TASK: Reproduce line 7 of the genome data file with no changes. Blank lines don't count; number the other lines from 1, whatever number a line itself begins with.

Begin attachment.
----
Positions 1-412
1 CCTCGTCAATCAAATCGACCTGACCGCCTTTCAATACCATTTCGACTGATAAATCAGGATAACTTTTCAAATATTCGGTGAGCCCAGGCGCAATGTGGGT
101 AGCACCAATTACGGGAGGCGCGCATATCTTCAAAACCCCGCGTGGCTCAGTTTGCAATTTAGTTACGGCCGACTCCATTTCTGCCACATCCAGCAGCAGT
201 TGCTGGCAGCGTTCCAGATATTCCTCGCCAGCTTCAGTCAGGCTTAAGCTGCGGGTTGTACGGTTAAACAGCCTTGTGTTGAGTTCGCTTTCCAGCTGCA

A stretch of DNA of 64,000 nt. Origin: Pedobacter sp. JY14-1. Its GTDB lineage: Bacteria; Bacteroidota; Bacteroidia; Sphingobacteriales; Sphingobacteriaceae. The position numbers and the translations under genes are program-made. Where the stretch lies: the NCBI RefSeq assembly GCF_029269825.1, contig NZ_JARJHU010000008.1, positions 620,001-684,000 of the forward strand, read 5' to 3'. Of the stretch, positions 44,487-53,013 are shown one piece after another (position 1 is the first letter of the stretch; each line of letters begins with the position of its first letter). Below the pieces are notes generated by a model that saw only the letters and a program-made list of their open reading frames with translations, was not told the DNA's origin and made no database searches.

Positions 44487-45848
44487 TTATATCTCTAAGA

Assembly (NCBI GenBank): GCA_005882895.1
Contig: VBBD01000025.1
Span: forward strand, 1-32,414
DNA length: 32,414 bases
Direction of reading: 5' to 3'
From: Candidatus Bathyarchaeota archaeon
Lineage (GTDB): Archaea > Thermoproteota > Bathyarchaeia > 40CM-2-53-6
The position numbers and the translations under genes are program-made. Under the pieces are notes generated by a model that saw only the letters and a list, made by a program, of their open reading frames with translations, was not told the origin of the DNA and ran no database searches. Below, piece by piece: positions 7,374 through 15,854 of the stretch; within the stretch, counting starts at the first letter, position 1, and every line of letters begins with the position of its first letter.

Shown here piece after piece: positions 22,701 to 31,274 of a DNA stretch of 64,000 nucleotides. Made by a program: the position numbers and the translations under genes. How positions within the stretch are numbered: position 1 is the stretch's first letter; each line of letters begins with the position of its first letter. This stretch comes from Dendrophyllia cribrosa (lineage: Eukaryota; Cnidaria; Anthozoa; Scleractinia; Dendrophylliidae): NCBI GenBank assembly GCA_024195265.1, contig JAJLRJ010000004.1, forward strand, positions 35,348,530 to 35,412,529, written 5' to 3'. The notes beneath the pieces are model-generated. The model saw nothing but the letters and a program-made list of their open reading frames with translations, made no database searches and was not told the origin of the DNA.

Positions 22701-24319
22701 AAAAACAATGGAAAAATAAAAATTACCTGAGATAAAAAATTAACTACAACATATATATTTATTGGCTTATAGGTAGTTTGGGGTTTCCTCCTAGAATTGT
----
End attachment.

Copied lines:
44487 TTATATCTCTAAGA